Nell andHenry always said that they would wait until marriage was legal for everyone in America, and now this is the case—it’s August 2015—but earlier in the week Henry eloped with his graduate student Bridget.

That’s a hell of a first sentence! So much packed into it and it drops us right into the heart of who this couple tried to be and who they actually are now.

Each story seems to explore that edge between the image projected versus what is really going on inside whether it’s a woman fanatazising the downfall of an old friend who had become a lifestyle guru to a woman on her honeymoon who runs into a nemesis from high school.

Sittendfeld weaves in the poetics of the times but as background, also like white noise that adds texture to the stories, to the characters who will stay with you long after you put the book down.

A sentence I love:

Being in touch with her offered a cushioning to my days, an antidote to the tedium and indignity of being a person, the lack of accountability of my adulthood; it gave me stamina with Bonnie and willpower with Therese.

“The Rules of Inheritance” a memoir by Claire Bidwell Smith

My father’s voice is tinny through the phone line. I am in the booth at the bottom of the stairs in Howland dorm. It is my freshman year of college.

A student loaned me her copy before class one day. I started reading it as the rest of my students gathered and before class even started I already had tears in my eyes. 

This memoir is one of the most honest explorations of grief that I have ever read.

At fourteen, both of her parents are diagnosed with cancer within months of each other. By the time she is in her twenties, both of them have died.

The book is structured within the framework of the five stages of grief. She also moves through time in a very fluid way that I imagine mimics grief itself.

She made the deliberate decision not to use quotation marks throughout and it works. It is a constant reminder that these are memories. The lack of punctuated conversations reminds us over and over that they are gone.

Her sentences are stunning.

The story is powerful.

It wasn’t my book but if it was, I probably would’ve underlined something on every single page.

Some sentences I loved: 

“We kiss for the first time, there in the kitchen, and Ill always remember it for many reasons. One of them is because, for the first time in a long time nothing about the kiss serves to fill a void.”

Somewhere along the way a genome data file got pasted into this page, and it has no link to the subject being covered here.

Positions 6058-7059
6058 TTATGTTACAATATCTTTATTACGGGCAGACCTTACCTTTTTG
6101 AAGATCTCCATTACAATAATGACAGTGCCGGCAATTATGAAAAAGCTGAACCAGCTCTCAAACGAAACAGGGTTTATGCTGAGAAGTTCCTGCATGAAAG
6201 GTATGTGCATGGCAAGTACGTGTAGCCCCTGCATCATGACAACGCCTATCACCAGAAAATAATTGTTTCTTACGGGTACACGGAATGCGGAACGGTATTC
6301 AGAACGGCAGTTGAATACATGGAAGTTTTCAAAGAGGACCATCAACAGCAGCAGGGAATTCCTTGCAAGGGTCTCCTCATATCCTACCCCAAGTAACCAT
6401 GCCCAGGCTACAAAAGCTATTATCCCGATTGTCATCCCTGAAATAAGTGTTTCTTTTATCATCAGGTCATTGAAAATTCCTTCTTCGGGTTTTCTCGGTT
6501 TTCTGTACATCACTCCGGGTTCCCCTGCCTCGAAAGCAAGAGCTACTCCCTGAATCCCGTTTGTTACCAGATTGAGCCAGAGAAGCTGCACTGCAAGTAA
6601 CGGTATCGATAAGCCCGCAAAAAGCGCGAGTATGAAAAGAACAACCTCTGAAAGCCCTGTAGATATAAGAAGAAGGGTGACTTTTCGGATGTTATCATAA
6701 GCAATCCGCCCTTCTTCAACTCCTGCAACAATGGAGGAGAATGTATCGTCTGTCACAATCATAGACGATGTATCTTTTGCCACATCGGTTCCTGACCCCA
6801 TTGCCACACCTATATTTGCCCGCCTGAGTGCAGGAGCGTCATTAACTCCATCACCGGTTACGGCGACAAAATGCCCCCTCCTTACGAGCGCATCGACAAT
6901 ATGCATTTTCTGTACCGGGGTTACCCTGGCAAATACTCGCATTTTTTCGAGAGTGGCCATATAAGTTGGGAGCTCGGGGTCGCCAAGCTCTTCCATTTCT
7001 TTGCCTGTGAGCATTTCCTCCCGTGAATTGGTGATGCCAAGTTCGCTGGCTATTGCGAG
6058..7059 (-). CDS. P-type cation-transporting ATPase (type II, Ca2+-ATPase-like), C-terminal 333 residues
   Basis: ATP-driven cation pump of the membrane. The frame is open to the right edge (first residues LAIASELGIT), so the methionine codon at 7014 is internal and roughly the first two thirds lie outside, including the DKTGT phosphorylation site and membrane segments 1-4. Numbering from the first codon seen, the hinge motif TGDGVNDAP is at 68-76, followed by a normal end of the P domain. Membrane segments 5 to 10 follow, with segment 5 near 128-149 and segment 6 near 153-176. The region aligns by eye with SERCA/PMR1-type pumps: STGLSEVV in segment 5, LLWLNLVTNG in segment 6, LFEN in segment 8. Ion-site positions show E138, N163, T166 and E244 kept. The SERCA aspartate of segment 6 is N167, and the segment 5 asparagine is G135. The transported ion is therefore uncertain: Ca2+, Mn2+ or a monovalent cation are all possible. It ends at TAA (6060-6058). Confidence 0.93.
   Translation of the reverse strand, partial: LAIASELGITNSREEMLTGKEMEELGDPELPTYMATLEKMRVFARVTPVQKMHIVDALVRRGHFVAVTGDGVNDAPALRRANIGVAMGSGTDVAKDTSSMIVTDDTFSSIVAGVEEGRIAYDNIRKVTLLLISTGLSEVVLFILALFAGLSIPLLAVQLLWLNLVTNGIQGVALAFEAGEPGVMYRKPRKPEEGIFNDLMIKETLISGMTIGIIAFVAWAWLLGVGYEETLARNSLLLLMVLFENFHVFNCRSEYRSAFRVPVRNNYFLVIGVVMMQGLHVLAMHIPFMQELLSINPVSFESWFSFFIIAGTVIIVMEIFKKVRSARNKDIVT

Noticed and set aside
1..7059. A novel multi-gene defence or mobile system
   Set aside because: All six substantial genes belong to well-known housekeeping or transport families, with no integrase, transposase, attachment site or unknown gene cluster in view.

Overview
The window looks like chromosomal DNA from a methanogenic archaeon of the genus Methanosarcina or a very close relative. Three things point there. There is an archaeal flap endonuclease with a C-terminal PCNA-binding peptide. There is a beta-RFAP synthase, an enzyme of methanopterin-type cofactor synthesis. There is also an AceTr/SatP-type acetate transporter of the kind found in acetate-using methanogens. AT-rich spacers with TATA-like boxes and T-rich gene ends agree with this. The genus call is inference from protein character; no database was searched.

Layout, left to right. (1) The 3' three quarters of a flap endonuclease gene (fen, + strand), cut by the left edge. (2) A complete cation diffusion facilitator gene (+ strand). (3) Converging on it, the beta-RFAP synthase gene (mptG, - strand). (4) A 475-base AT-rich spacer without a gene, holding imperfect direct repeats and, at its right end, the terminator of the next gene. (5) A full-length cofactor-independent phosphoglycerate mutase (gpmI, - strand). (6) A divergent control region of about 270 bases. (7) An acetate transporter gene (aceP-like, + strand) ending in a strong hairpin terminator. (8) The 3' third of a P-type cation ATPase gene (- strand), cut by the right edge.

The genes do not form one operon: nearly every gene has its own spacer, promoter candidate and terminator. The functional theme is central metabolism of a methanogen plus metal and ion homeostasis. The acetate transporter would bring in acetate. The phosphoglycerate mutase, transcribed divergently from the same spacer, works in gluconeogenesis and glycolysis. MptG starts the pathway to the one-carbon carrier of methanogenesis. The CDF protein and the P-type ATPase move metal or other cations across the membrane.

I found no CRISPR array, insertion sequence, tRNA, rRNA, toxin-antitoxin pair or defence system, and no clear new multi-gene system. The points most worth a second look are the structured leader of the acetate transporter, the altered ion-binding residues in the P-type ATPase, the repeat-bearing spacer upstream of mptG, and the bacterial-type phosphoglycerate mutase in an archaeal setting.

“We agreed that I would move my things out this week. We parted ways at the door and there was a wildness between us, something frightening and alive, fluttering like a bird.”

“She turns her head to me now and runs a hand down my cheek. I’ve adored being your mother, Claire. Sometimes I think it’s the only thing I did right with my life.

She is crying now. I can tell by the way her voice has gone tighter. I still can’t bring myself to look at her.

We’ll get through. Okay, sweetie? I promise.

I finally look up at her and nod the tiniest nod. She turns on her side, pulling me into her like a comma, and we lie like that for a long time.”

“If We Had Known” a novel by Elise Juska

It was an unseasonably hot late summer day in Maine when Maggie’s daughter read about the shooting.

A mass shooting at a local mall rocks a small college town. It reads like a common national headline. Juska takes us behind the headlines, into the stories of the people left behind. Those that survived, those that knew the shooter, those that wonder if they could’ve—or should’ve—done something to prevent the tragedy. 

Maggie is a professor and divorced mom getting ready to send her only child off to college when the shooting happens. Through the internet and social media speculations run rampant , linking the shooter to an essay he wrote for Maggie in a class she had him in years earlier. Did she miss something in his writing, something dark that hinted at the crime he would later commit?

The novel explores these questions as well as the territory of this mother-daughter relationship in such gripping prose that it was hard to put down and hard to forget once I finally did put it down.